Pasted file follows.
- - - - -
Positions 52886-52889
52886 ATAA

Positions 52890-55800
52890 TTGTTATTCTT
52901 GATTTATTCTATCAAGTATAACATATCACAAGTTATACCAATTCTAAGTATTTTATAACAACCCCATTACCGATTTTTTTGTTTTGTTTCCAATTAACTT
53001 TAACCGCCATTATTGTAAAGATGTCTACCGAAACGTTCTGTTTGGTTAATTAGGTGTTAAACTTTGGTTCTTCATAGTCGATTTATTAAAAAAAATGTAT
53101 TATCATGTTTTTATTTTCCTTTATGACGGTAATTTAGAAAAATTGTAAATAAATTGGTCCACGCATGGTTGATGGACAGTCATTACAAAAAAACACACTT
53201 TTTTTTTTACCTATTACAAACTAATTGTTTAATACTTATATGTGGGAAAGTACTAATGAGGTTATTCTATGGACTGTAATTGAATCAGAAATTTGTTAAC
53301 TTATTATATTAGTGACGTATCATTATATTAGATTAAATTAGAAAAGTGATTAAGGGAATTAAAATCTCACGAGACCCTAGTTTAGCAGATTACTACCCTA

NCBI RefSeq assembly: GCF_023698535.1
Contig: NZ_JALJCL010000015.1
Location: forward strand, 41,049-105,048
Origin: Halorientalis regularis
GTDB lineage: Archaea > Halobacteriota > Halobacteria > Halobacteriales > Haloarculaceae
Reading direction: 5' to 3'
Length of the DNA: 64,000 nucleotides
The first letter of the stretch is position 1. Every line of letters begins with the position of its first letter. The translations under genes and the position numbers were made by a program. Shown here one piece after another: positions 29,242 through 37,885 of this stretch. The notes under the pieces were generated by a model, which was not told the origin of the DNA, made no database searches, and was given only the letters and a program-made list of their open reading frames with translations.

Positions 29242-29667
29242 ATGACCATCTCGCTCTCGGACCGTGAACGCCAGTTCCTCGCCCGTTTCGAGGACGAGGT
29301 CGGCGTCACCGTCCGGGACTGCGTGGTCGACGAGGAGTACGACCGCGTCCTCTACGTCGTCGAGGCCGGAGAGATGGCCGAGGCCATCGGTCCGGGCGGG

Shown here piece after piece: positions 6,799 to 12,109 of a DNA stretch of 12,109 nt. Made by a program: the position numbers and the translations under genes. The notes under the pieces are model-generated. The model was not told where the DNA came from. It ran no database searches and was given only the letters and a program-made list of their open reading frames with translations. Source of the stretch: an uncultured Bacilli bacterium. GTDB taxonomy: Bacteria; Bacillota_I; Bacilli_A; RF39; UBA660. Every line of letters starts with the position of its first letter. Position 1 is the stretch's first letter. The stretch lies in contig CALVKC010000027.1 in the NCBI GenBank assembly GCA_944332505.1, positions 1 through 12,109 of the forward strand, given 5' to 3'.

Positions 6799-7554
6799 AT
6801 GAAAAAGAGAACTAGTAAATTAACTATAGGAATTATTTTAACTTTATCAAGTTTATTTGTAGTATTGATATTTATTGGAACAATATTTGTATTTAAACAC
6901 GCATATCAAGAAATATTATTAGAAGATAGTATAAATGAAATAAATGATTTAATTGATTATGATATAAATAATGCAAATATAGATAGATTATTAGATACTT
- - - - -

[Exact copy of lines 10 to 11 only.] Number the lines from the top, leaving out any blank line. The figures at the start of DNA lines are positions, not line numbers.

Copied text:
NCBI RefSeq assembly: GCF_023698535.1
Contig: NZ_JALJCL010000015.1